# Modeling tips & tricks

Learn from our team of modeling experts and the decision analysis community on best practices for model building. Here you will find information about Analytica, as well as general tips and tricks. Topics include how to go about structuring a complex problem, how to analyze models using sensitivity and scenario analysis, and tips on selecting graphs and maps to provide clearer insights. Overall we want to guide you and your organization to be better decision makers, no matter what industry or field you work in.

For more a more comprehensive list of tutorials, user guides, videos, example models, and libraries, check out our Analytica Docs website.

### Book review: decision making under uncertainty

This just-released Spanish-language textbook from Professor Jorge E Muro Arbulú has now taken its spot as my favorite textbook on …

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### An Analytica advantage over MATLAB

I’m working on a model translation project for the California Energy Commission, going from MATLAB to Analytica. The transportation system model I’m working...

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### Plotting over a Google Map

Here is how to display your geographic data on a Google map background.

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### An optimal Valentine’s date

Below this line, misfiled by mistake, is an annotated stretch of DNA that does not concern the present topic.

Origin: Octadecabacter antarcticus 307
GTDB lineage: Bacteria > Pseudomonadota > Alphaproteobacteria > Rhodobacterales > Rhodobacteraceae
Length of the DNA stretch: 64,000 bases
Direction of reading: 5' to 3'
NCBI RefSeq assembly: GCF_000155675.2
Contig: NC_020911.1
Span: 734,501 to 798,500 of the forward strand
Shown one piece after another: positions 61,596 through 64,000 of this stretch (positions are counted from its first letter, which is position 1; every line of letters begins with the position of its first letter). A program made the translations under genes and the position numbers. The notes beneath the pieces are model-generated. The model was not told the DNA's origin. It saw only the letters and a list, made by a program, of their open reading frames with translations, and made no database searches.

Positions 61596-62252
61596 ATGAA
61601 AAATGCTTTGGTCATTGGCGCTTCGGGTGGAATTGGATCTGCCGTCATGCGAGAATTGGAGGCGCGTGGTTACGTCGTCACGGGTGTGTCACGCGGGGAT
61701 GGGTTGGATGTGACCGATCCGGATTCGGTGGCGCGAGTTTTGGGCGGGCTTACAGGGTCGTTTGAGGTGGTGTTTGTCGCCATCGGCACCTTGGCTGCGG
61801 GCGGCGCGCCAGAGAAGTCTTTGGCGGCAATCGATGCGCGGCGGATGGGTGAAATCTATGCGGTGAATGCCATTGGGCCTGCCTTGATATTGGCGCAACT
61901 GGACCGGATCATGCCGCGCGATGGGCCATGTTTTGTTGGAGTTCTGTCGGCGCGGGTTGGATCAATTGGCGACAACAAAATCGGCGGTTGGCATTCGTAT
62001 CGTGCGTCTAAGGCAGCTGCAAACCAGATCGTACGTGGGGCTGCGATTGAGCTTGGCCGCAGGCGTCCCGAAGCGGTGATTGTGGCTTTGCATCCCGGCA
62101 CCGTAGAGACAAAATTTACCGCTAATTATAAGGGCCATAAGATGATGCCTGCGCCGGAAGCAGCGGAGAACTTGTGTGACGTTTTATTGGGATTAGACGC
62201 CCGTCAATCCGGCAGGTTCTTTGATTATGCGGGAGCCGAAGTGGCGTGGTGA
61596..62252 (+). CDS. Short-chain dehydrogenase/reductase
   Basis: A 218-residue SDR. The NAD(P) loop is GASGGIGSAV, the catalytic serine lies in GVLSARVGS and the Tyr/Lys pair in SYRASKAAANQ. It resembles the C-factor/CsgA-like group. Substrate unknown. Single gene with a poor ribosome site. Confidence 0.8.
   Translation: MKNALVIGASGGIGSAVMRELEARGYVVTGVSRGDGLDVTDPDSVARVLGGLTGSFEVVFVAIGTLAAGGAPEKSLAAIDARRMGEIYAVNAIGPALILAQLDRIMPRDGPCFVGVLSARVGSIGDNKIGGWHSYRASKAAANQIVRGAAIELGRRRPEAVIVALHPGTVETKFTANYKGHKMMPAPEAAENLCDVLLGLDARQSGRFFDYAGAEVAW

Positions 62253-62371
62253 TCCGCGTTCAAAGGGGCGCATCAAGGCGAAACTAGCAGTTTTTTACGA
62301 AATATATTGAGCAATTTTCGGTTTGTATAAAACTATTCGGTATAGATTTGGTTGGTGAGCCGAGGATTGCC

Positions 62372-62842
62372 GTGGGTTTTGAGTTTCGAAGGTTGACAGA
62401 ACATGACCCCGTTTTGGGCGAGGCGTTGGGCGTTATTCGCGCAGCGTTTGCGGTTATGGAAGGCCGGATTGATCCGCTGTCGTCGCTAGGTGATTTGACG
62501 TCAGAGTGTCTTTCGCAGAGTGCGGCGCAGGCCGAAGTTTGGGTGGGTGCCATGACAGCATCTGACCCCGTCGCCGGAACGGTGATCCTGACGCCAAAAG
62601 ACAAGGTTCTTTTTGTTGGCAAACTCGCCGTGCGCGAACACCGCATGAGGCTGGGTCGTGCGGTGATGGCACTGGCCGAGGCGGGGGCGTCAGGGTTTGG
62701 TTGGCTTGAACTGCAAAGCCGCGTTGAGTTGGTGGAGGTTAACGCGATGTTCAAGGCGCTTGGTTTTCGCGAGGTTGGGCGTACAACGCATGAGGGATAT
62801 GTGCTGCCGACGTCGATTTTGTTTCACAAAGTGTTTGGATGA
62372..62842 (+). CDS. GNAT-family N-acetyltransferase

“You know, Valentine’s Day reminds me of the optimal stopping problem.” Not sure if this phrase was uttered elsewhere, but, this is the sort of water cooler conversations...

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### How to update y = m x + b with new data

Abstract: Bayesian linear regression made super easy and intuitive! You arrive in a new city for the first time, and you’ll …

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### What to do when your model results are ridiculous?

When an exhaustive scrutiny of the model code, the data and more sensitivity analyses don’t reveal why your model isn’t working, you must consider that perhaps it’s your intuition...

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In 2002, I developed a statistical framework for testing whether your data provides statistically significant support for the hypothesis that A causes B. I published only one...

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### Efficient estimation of the expected value of information (EVI) using Monte Carlo

The expected value of information (EVI) lets you estimate the value of getting new information that reduces uncertainty. At first blush, it seems paradoxical that you can estimate...

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